When Black Holes Merge, They'll Ring Like a Bell

When two black holes collide, they don’t smash into each other the way two stars might. A black hole is an intensely curved region of space that can be described by only its mass, rotation, and electric charge, so two black holes release violent gravitational ripples as merge into a single black hole. The new black hole continues to emit gravitational waves until it settles down into a simple rotating black hole. That settling down period is known as the ring down, and its pattern holds clues to some of the deepest mysteries of gravitational physics.

Gravitational wave observatories such as the Laser Interferometry Gravitational-Wave Observatory (LIGO) have mostly focused on the inspiral period of black hole mergers. This is the period where the two black holes orbit ever closer to each other, creating a rhythmic stream of strong gravitational waves. From this astronomers can determine the mass and rotation of the original black holes, as well as the mass and rotation of the merged black hole. The pattern of gravitational waves we observe is governed by Einstein’s general relativity equations, and by matching observation to theory we learn about black holes.

General relativity describes gravity extremely well. Of all the gravitational tests we’ve done, they all agree with general relativity. But Einstein’s theory doesn’t play well with the other extremely accurate physical theory, quantum mechanics. Because of this, physicists have proposed modifications to general relativity that are more compatible with quantum theory. Under these modified theories, there are subtle differences in the way merged black holes ring down, but observing those differences hasn’t been possible. But a couple of new studies show how we might be able to observe them in the next LIGO run.

The modified Teukolsky equation. Credit: Li, Dongjun, et al

In the first work, the team focused on what is known as the Teukolsky Equation. First proposed by Saul Teukolsky, the equations are an efficient way of analyzing gravitational waves. The equations only apply to classical general relativity, so the team developed a way to modify the equations for modified general relativity models. Since the solutions to both the Teukolsky and modified Teukolsky equations don’t require a massive supercomputer to solve, the team can compare black hole ring downs in various gravitational models.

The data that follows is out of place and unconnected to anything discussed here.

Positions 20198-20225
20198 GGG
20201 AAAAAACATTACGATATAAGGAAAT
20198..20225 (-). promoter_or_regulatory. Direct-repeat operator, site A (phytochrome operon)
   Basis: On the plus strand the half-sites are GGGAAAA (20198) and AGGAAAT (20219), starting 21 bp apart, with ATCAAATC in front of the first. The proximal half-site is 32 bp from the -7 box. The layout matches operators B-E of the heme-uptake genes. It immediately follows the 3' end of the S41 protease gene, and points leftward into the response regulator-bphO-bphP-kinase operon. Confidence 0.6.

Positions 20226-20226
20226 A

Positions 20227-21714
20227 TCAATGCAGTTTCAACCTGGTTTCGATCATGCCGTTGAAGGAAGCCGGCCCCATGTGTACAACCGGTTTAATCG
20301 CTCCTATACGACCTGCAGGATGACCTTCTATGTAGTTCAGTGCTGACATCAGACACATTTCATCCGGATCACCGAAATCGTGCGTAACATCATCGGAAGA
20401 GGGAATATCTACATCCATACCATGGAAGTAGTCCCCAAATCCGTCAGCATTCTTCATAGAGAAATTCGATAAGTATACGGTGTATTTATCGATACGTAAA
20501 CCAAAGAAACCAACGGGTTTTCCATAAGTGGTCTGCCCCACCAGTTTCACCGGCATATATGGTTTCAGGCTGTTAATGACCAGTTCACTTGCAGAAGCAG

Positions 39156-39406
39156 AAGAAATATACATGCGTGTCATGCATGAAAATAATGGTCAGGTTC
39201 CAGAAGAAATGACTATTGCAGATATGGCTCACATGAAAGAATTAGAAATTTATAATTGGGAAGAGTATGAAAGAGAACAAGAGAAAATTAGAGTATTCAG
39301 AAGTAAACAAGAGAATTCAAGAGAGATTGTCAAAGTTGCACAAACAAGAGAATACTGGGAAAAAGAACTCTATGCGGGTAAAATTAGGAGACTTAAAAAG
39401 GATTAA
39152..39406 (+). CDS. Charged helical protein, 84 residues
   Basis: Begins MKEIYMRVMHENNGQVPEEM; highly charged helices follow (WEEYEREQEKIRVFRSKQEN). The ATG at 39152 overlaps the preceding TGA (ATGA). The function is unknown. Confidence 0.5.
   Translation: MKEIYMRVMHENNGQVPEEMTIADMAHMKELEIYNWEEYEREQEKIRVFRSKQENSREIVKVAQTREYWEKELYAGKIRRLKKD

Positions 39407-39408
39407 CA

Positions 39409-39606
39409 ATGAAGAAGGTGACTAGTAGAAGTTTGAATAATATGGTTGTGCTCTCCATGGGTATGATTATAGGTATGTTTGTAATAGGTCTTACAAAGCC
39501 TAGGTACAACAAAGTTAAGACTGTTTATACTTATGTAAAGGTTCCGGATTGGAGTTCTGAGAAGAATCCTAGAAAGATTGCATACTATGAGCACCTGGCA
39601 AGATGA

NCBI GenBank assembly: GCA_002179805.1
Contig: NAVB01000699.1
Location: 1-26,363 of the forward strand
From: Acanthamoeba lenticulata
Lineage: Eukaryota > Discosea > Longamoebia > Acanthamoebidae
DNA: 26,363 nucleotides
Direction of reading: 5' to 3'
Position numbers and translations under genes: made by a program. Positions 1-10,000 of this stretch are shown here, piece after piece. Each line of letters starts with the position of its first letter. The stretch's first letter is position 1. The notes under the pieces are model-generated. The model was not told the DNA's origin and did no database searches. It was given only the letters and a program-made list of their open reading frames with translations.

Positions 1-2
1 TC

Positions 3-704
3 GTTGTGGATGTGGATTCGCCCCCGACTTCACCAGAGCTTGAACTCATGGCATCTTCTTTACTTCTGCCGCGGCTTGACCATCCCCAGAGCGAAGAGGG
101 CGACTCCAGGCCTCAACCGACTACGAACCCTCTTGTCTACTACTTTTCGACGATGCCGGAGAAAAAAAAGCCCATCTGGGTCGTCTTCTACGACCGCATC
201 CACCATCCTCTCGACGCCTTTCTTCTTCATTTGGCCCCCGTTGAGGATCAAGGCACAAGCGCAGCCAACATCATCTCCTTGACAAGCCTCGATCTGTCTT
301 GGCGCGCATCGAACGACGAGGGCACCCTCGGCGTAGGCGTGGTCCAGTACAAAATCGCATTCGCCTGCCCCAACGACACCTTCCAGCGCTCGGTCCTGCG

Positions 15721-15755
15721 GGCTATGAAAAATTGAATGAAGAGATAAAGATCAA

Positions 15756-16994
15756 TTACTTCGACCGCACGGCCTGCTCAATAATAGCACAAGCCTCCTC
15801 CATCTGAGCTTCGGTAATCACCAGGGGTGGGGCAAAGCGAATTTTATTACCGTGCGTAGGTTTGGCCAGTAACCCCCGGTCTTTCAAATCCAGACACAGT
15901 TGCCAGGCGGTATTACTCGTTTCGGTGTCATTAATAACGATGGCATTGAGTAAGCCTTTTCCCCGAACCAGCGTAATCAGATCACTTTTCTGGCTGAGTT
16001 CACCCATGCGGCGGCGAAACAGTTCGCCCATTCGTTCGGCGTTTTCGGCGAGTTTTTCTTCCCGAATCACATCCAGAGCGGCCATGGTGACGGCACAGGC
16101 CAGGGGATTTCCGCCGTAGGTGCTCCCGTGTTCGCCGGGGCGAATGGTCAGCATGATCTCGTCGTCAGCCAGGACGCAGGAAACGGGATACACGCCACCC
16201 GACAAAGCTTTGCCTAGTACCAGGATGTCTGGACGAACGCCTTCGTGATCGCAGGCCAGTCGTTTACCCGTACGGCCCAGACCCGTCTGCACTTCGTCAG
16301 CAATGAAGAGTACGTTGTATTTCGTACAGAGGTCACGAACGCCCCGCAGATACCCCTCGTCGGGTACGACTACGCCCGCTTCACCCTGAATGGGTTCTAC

The second work looks at how this would be done with LIGO data. Rather than focusing on general differences, this work focuses on what is known as the no-hair theorem. General relativity predicts that no matter how two black holes merge, the final merged black hole must be described by only mass, rotation, and charge. It can’t have any “hair”, or remnant features of the collision. In some modified versions of general relativity, black holes can have certain features, which would violate the no-hair theorem. In this second work, the authors show how this could be used to test general relativity against certain modified theories.

LIGO has just begun its latest observation run, so it will be a while before there is enough data to test. But we may soon have a new observational test of Einstein’s old theory, and we might just prove it isn’t the final theory of gravity after all.

Reference: Li, Dongjun, et al. “Perturbations of spinning black holes beyond General Relativity: Modified Teukolsky equation.” Physical Review X 13.2 (2022): 021029.

Reference: Ma, Sizheng, Ling Sun, and Yanbei Chen. “Black hole spectroscopy by mode cleaning.” Physical Review Letters 130.2 (2023): 141401.

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